Sunday, Sep 07 2014

The First Secret to Lifelong Career Success

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The First Secret to Lifelong Career Success

It’s easy to understand that there’s no single secret to success — if there were, everyone would be happy and successful. But successful people often have a lot in common, and by following those common denominators, you can achieve what you want from your career.

Here’s an example. What do Bill Gates, Warren Buffett, and New York Times bestselling author Greg McKeown have in common? All three of these incredibly successful people believe that the most important factor in their success is, in a word: Focus.

Finding your focus — as a noun, and a verb — is the first step toward lifelong success in whatever career you’ve chosen.

The two meanings of focus

In a recent article on LinkedIn, McKeown states, “When people speak of focus, they usually mean having a single goal. It is a static thing, a thing you have.” This is focus as a noun — a fixed point around which all of your career activities are based. Your focus is your objective, the thing you want to achieve.

But in order to realize your focus, you must have the ability to focus, as a verb — and here’s where the secret to success diverges from the common viewpoint. Focusing does not mean honing all of your attention on a single objective. Instead, it means having the ability to see the bigger picture, and recognize unexpected opportunities that can lead to achieving your focus-noun.

Here’s what you can do to align both types of focus and accomplish your ultimate goal:

Ask (the right) questions

If you’re looking for true career success, your to-do list simply isn’t enough to get you there. The best way to focus is to view your career on a bigger landscape — one that extends beyond the day-to-day and reaches into the future. You can accomplish this by setting aside regular time to ask yourself the right questions.

What are the right questions? Instead of focusing on the next promotion, ask yourself whether you want to be at the same company two years from now. Rather than reviewing your achievements, list the professional goals you had before your current position — and whether you’ve met them, or still want them. What makes you stand out? And can those qualities help you move forward, or do you need to invest in professional development to reach your objectives?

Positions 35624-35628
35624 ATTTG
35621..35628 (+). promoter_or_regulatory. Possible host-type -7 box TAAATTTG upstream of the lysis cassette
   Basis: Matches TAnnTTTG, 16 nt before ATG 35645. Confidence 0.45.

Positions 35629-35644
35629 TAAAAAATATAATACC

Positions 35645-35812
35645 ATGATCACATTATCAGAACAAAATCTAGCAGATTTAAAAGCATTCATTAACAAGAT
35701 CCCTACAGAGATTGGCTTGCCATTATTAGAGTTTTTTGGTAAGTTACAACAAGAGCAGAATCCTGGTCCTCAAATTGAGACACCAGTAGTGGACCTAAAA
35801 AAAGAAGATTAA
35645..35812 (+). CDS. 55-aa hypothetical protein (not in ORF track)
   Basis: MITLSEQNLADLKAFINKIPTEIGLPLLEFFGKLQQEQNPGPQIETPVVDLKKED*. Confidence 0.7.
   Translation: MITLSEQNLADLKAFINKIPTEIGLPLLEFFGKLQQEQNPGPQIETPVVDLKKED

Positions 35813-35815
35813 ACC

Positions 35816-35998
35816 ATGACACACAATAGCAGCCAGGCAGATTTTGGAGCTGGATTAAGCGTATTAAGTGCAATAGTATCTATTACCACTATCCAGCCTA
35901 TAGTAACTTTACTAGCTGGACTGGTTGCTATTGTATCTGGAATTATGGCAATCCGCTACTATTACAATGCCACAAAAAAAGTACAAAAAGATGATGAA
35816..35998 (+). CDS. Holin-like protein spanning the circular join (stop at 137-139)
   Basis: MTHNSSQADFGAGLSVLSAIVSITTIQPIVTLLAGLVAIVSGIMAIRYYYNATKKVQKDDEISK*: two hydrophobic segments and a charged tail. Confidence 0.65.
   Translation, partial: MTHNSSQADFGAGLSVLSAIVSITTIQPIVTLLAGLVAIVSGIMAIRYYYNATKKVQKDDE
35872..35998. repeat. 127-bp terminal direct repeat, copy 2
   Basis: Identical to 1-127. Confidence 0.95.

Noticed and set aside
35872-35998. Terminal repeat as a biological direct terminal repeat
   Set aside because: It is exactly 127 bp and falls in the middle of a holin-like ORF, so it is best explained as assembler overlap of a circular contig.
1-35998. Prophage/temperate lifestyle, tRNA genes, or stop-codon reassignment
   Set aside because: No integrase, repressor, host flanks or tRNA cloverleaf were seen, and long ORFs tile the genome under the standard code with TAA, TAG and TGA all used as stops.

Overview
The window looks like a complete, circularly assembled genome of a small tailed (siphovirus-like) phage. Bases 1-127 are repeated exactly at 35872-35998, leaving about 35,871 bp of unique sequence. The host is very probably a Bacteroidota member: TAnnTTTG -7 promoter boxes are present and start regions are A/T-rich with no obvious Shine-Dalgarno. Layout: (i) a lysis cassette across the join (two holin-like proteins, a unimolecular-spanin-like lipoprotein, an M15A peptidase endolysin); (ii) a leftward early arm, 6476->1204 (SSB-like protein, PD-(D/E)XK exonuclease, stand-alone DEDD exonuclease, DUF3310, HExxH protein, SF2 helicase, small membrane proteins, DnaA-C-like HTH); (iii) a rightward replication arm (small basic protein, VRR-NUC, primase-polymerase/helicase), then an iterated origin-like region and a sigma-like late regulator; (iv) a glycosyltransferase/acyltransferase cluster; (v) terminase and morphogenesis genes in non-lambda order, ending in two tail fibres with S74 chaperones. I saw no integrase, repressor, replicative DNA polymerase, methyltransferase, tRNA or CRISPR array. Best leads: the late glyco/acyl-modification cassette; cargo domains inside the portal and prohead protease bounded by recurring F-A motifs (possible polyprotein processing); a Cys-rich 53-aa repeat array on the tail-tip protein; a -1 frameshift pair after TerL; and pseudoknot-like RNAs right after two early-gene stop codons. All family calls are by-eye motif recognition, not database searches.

Make time to escape

Have you become your job? Many professionals believe they’re too busy to find the free time they need to pursue their own definition of success — but if Bill Gates can do it, so can you. One of the busiest men in the world steps away from Microsoft for two week-long breaks each year, and spends them reading, studying, and thinking about the bigger picture.

The time to escape won’t fall into your lap, so you must make it a priority to take time. Ask yourself: Do you really need to attend that meeting? Will things honestly fall apart if you take a few moments out of your day for thoughtful reflection? What can you read or do that will spark your excitement and get you motivated to focus?

Remember that your time is valuable

Every successful person has the same number of hours in a day. The difference often comes down to how you value your time — do you claim it as yours, or do you give it away to others in the hopes of furthering your goals?

It’s essential for you to treat your own time as extremely valuable, and remove nonessential activities that prevent you from focusing. Make it a habit to cut down on the number of times you check your email, the number of people you hand out your personal phone number to, and the number of obligations you commit yourself to for others.

When you find your focus and commit yourself to doing something each day to reach it, success is practically guaranteed to find you. If you want partners in your journey to success, contact The Armada Group today. We know what it takes to be successful, and to place candidates in careers that launch them into future success.

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